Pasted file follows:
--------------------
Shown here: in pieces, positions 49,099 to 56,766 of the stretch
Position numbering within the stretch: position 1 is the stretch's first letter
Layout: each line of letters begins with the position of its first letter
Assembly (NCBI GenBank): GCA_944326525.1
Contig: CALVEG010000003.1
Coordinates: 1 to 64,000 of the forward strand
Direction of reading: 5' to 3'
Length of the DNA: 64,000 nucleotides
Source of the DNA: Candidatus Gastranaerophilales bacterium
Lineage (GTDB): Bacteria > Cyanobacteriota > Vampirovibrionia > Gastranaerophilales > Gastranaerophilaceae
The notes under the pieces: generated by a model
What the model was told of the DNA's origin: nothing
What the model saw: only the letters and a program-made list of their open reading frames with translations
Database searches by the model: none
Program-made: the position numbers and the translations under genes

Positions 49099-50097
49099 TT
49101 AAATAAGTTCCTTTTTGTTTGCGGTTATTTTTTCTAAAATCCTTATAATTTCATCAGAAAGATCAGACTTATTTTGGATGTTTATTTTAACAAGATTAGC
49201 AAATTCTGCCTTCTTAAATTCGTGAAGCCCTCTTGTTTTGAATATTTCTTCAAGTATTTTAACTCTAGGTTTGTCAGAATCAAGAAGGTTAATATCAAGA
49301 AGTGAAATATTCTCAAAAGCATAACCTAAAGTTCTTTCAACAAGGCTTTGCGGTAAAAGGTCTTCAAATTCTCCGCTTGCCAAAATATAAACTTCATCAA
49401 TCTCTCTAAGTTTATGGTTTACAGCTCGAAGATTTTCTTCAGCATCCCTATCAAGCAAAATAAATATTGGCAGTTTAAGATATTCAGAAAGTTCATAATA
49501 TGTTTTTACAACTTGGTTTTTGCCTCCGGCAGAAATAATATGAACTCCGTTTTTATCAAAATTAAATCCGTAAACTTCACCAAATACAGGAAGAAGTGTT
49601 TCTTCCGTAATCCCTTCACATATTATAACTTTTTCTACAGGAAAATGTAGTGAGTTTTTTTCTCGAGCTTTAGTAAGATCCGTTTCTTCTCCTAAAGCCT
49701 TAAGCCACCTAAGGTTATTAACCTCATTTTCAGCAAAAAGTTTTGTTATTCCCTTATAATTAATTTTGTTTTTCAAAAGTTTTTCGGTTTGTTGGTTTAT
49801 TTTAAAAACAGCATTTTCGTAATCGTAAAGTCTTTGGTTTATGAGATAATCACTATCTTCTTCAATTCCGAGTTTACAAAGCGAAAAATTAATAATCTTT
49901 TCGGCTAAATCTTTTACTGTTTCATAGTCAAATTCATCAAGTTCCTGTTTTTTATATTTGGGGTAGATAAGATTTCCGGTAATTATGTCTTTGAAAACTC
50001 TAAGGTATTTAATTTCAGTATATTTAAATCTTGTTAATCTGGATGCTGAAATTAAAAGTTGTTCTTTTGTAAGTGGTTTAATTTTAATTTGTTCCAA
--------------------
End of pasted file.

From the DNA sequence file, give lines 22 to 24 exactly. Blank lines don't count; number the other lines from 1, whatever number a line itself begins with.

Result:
49501 TGTTTTTACAACTTGGTTTTTGCCTCCGGCAGAAATAATATGAACTCCGTTTTTATCAAAATTAAATCCGTAAACTTCACCAAATACAGGAAGAAGTGTT
49601 TCTTCCGTAATCCCTTCACATATTATAACTTTTTCTACAGGAAAATGTAGTGAGTTTTTTTCTCGAGCTTTAGTAAGATCCGTTTCTTCTCCTAAAGCCT
49701 TAAGCCACCTAAGGTTATTAACCTCATTTTCAGCAAAAAGTTTTGTTATTCCCTTATAATTAATTTTGTTTTTCAAAAGTTTTTCGGTTTGTTGGTTTAT